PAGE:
Grierson's Raid: Wrecking The Railroad With The Butternut Guerillas


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Nathanb1

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#6
Love Grierson...he and Mackenzie are very important around here for their post-war success. My favorite Brice's Crossroads story is about his cavalry slogging along on a muddy road at night. Two troopers saw a guy ahead of them obviously sleeping in the saddle, hat dripping onto his slicker...they decided to knock him off his horse to teach him a lesson. Unfortunately, the guy happened to be Grierson!
 

diane

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#7
Love Grierson...he and Mackenzie are very important around here for their post-war success. My favorite Brice's Crossroads story is about his cavalry slogging along on a muddy road at night. Two troopers saw a guy ahead of them obviously sleeping in the saddle, hat dripping onto his slicker...they decided to knock him off his horse to teach him a lesson. Unfortunately, the guy happened to be Grierson!
His Rodney Dangerfield moment! Gimme your dry coat, knotheads... :laugh: Forrest did the same, same battle - fell asleep on his horse...only with him they were drawing straws to see who was going to risk their life waking him!

Grierson was the general Sherman should have put in charge at Brice's Crossroads. He wasn't in any way confident he would deliver Forrest's scalp to Sherman but he was loaded for bear. He and A J Smith understood Forrest much better. He also trusted the colored troops, who were badly misused by Sturgis. And, he wasn't about to retreat over the creek when and how Sturgis did - he wanted to make a solid defense and challenge Forrest's charges. He didn't want to fight at that place anyway - he wanted to stay at Stubbs plantation and make Forrest come to him. (Doubt Forrest would have taken that particular bait.)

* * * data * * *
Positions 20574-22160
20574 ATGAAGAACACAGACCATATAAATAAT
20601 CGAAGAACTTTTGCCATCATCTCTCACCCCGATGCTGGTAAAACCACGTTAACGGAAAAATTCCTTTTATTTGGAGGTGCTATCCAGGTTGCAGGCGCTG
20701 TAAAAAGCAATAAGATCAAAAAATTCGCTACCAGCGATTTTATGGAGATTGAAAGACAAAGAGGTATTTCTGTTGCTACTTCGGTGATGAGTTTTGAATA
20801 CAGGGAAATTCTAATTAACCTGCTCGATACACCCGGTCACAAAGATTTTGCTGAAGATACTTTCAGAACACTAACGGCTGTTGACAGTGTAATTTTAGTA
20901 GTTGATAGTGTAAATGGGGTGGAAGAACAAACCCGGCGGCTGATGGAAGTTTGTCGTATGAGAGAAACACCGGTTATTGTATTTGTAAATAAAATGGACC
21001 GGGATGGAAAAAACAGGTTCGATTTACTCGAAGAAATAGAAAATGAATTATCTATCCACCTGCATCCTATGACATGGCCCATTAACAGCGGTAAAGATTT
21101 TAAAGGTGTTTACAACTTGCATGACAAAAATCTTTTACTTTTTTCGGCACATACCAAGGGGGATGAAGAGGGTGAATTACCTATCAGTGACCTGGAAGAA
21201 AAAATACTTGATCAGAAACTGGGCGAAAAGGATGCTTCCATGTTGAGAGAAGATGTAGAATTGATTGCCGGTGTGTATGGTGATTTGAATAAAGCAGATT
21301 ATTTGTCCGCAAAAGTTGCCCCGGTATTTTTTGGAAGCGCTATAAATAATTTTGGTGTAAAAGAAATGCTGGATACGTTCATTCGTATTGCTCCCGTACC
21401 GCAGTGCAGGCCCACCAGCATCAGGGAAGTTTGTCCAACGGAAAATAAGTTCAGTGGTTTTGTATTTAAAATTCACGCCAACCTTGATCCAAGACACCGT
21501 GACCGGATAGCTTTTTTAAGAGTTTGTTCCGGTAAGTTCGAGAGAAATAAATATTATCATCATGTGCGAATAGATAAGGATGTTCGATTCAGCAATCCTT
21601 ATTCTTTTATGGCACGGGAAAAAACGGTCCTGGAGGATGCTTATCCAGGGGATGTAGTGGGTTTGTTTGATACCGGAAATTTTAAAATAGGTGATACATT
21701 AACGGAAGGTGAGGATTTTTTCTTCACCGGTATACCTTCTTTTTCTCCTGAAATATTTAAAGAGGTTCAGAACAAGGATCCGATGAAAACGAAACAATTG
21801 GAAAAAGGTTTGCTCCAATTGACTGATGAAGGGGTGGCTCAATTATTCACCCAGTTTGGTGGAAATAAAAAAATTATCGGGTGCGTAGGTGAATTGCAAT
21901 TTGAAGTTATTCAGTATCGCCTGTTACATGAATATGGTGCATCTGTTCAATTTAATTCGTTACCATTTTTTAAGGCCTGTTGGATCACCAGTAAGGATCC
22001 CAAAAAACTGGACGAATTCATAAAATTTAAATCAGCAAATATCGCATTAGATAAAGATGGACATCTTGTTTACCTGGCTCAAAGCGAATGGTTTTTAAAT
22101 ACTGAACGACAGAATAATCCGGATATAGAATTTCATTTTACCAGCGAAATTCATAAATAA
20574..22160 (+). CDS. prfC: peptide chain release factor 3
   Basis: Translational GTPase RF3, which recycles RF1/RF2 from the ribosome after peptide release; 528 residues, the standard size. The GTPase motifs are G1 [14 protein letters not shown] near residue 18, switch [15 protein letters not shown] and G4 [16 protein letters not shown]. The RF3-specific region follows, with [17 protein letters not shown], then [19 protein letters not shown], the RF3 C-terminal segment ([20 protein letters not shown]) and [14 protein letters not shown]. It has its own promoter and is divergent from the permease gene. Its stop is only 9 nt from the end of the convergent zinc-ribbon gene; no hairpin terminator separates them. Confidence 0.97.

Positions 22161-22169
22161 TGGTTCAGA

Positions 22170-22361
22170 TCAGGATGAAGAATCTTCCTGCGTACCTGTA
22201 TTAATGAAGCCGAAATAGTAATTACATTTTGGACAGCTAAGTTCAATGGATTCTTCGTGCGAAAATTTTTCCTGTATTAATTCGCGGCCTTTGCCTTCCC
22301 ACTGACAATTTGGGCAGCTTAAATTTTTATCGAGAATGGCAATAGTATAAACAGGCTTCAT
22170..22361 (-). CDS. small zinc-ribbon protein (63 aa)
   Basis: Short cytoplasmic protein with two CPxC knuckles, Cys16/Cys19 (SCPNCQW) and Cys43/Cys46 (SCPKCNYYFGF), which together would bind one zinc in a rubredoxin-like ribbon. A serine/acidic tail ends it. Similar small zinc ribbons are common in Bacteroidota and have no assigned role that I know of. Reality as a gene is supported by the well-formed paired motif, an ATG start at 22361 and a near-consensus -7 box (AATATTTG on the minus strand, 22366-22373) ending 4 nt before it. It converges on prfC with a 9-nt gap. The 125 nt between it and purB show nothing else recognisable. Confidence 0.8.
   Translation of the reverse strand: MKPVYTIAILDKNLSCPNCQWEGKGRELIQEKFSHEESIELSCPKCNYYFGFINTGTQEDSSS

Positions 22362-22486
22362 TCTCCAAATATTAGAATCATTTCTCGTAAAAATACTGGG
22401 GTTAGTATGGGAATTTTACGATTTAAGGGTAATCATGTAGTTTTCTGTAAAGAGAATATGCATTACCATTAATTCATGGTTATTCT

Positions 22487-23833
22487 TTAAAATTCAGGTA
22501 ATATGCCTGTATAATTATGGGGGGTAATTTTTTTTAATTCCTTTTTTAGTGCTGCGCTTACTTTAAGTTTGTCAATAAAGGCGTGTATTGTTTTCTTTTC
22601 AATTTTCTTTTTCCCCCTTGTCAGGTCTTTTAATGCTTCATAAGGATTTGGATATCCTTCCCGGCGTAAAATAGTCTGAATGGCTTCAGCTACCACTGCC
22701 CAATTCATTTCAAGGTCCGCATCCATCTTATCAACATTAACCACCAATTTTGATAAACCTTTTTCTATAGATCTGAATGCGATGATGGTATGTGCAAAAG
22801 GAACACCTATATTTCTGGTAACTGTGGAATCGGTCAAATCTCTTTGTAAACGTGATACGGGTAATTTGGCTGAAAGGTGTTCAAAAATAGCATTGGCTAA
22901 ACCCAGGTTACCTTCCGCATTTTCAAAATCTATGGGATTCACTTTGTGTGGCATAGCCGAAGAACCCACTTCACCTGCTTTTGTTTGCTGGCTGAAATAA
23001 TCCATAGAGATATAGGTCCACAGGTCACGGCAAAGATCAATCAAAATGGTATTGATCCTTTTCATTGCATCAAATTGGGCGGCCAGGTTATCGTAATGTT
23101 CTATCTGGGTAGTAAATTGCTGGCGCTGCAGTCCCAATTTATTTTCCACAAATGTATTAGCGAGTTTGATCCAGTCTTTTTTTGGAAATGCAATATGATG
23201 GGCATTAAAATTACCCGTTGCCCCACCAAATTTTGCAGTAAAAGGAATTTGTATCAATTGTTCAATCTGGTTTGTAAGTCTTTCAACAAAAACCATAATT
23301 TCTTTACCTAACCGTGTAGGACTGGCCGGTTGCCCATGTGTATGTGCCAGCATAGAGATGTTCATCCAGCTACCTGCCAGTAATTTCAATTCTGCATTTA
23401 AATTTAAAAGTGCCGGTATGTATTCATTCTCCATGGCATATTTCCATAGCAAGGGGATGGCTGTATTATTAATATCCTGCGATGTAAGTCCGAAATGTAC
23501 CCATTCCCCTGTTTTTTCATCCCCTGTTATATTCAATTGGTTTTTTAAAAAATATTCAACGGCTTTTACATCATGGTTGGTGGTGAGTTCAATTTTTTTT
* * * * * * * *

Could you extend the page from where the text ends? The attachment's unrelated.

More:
Grierson had very harsh words for Sturgis, without a doubt justified. In fact, he relates that while Sturgis wasn't drunk during the battle he sure was after - he took a train trip north out of Memphis that made Grant's supposed Yazoo bender look like a church social.

A Just and Righteous Cause is a worthy read - Grierson's memoirs. :thumbsup:
 
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#8
I've found this pretty interesting. I was pretty unaware of Grierson until about a year ago and had never heard of the butternut guerrillas.
 

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